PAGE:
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"Pygame" is a framework for writing games by accessing the SDL-library ("Simple Direct Layer") from Python (an interpreted language on modern PCs.)

For some time now, I'm trying to setup Pygame in a way, that it looks like Atari 8 bit games. (Because unfortunately most Pygame games out there look much worse than Atari games did back then.)

I'm going for a resolution of 320x192, which is at the upper limit of the Atari. Actually, it's more what Amiga games used back then. I also have to take a look, how graphics in general on the Atari worked.

That's fun, but I don't think I'll be getting too much into into C and assembly programming on the Atari.

One of the good things about the approach with Pygame is, that I don't have to worry about memory limitations (like I would, if I wrote for an emulated Atari with just 64 or 130K memory).

I think, I'm making some progress and wanted to show, what I did today. It's a "starfield" moving from right to left, "inspired" by the Amiga version of the game "Katakis".

I'm quite happy, how this worked out today.

I may post other things, that are worth showing, here later.


Edited by Pokeypy
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Posted (edited)

Hi guys,

made another effort. Also set up a formal Github account. That's probably more appropriate than using forum attachments.


Quick OT: In general, if the interpreter is installed, Python scripts are just as powerful as .exe-files (just a bit slower). So they should better be downloaded from reliable sources. Github may be a little more trustworthy, as other developers on the huge platform may look over the code (after a while) and may find bad code, if there should be some in there. My code's ok though: It just reads in the font image (taken from Wikipedia), calculates a bit, plays a little sound and displays stuff on the screen. Ordinary Pygame stuff.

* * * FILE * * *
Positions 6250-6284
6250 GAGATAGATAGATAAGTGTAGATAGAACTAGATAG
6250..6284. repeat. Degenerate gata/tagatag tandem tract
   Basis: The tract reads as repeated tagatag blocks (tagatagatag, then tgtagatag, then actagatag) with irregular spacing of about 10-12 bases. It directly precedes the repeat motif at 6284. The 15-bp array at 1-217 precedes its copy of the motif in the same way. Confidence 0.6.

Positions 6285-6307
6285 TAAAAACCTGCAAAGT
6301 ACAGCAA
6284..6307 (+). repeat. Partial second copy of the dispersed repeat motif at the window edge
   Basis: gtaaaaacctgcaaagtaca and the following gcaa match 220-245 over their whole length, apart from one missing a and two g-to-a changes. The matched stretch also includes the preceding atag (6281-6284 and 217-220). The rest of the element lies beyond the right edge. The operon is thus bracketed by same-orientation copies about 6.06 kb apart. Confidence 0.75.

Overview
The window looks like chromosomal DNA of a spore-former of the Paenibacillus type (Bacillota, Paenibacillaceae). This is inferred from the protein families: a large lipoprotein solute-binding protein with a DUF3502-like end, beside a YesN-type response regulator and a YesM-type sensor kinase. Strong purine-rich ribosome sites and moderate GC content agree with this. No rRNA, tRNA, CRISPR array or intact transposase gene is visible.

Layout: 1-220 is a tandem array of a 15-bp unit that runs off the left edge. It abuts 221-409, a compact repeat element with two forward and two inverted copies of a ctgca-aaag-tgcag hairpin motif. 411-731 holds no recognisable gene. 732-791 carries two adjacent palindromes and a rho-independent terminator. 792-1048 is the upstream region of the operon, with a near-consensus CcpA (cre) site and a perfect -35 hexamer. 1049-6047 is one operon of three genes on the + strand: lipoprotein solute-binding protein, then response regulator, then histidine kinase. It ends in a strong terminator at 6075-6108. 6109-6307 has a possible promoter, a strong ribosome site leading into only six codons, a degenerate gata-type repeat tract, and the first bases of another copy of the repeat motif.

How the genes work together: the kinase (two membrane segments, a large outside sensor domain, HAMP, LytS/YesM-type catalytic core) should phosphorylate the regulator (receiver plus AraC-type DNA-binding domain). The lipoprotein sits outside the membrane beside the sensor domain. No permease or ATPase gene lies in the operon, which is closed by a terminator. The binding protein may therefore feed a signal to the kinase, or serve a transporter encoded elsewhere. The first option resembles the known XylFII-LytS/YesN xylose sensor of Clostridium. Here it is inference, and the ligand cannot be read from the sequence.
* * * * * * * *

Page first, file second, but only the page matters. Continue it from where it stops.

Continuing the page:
Anyway. So my script opens a window, which basically works like a Basic input window as you know it. It just doesn't execute Basic commands.




I was unsure about using the Atari font, because of copyright questions. The situation is a little better with the ZX Spectrum ROM (including the font), because the copyright holders (Amstrad) have once declared, that it's ok to use that ROM code in emulators and such.

So therefore my script uses the ZX Spectrum look and sound (even without directly including ROM code). Sorry for the Spectrum look, Atari fellows.

But it would be quite easy to put on another "skin". Also C64 for example.

When using the Atari font, its colors and beep noises on my local machine, I sometimes couldn't tell the script from the emulator and pressed the wrong keys. :)

Edited by Pokeypy

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